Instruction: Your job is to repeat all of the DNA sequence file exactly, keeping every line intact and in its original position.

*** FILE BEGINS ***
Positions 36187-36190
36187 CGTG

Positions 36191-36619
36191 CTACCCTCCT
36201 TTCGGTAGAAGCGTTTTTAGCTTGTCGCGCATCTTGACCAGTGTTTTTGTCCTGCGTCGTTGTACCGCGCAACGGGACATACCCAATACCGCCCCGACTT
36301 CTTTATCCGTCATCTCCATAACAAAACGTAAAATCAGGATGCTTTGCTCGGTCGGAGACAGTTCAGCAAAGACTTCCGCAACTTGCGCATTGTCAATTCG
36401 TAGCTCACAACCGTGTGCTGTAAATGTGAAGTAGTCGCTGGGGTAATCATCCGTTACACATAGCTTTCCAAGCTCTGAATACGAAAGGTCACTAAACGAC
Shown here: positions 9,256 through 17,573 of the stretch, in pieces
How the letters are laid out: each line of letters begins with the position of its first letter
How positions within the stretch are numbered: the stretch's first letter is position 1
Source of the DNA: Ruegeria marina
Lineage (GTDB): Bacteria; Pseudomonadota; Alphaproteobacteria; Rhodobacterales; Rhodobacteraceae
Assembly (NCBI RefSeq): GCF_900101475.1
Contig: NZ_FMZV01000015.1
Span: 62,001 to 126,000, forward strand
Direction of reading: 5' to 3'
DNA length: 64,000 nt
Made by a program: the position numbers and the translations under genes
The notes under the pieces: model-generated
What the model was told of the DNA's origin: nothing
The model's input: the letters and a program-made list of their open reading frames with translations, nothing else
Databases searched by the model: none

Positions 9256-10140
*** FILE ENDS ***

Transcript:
Positions 36187-36190
36187 CGTG

Positions 36191-36619
36191 CTACCCTCCT
36201 TTCGGTAGAAGCGTTTTTAGCTTGTCGCGCATCTTGACCAGTGTTTTTGTCCTGCGTCGTTGTACCGCGCAACGGGACATACCCAATACCGCCCCGACTT
36301 CTTTATCCGTCATCTCCATAACAAAACGTAAAATCAGGATGCTTTGCTCGGTCGGAGACAGTTCAGCAAAGACTTCCGCAACTTGCGCATTGTCAATTCG
36401 TAGCTCACAACCGTGTGCTGTAAATGTGAAGTAGTCGCTGGGGTAATCATCCGTTACACATAGCTTTCCAAGCTCTGAATACGAAAGGTCACTAAACGAC
Shown here: positions 9,256 through 17,573 of the stretch, in pieces
How the letters are laid out: each line of letters begins with the position of its first letter
How positions within the stretch are numbered: the stretch's first letter is position 1
Source of the DNA: Ruegeria marina
Lineage (GTDB): Bacteria; Pseudomonadota; Alphaproteobacteria; Rhodobacterales; Rhodobacteraceae
Assembly (NCBI RefSeq): GCF_900101475.1
Contig: NZ_FMZV01000015.1
Span: 62,001 to 126,000, forward strand
Direction of reading: 5' to 3'
DNA length: 64,000 nt
Made by a program: the position numbers and the translations under genes
The notes under the pieces: model-generated
What the model was told of the DNA's origin: nothing
The model's input: the letters and a program-made list of their open reading frames with translations, nothing else
Databases searched by the model: none

Positions 9256-10140